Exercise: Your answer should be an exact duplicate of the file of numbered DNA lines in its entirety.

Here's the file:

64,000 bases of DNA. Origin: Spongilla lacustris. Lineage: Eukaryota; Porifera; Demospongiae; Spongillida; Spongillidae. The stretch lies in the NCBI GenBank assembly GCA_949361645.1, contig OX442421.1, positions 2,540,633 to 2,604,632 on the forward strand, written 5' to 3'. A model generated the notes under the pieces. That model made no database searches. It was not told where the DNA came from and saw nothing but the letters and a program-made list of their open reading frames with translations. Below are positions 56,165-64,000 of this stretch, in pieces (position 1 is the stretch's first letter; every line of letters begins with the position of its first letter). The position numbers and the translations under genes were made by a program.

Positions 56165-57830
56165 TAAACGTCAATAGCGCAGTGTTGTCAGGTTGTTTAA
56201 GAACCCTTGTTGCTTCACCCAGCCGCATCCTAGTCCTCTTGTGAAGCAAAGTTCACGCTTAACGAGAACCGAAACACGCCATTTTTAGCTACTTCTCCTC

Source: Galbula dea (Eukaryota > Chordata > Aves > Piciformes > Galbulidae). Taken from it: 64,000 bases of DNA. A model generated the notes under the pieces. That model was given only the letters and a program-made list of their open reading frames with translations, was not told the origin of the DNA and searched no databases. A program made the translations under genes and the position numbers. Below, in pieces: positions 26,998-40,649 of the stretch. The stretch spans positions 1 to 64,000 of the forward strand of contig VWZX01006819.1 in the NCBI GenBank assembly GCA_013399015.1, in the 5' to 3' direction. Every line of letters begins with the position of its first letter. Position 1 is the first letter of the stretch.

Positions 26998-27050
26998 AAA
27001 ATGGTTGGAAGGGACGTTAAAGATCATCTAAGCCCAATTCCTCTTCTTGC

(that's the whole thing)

64,000 bases of DNA. Origin: Spongilla lacustris. Lineage: Eukaryota; Porifera; Demospongiae; Spongillida; Spongillidae. The stretch lies in the NCBI GenBank assembly GCA_949361645.1, contig OX442421.1, positions 2,540,633 to 2,604,632 on the forward strand, written 5' to 3'. A model generated the notes under the pieces. That model made no database searches. It was not told where the DNA came from and saw nothing but the letters and a program-made list of their open reading frames with translations. Below are positions 56,165-64,000 of this stretch, in pieces (position 1 is the stretch's first letter; every line of letters begins with the position of its first letter). The position numbers and the translations under genes were made by a program.

Positions 56165-57830
56165 TAAACGTCAATAGCGCAGTGTTGTCAGGTTGTTTAA
56201 GAACCCTTGTTGCTTCACCCAGCCGCATCCTAGTCCTCTTGTGAAGCAAAGTTCACGCTTAACGAGAACCGAAACACGCCATTTTTAGCTACTTCTCCTC

Source: Galbula dea (Eukaryota > Chordata > Aves > Piciformes > Galbulidae). Taken from it: 64,000 bases of DNA. A model generated the notes under the pieces. That model was given only the letters and a program-made list of their open reading frames with translations, was not told the origin of the DNA and searched no databases. A program made the translations under genes and the position numbers. Below, in pieces: positions 26,998-40,649 of the stretch. The stretch spans positions 1 to 64,000 of the forward strand of contig VWZX01006819.1 in the NCBI GenBank assembly GCA_013399015.1, in the 5' to 3' direction. Every line of letters begins with the position of its first letter. Position 1 is the first letter of the stretch.

Positions 26998-27050
26998 AAA
27001 ATGGTTGGAAGGGACGTTAAAGATCATCTAAGCCCAATTCCTCTTCTTGC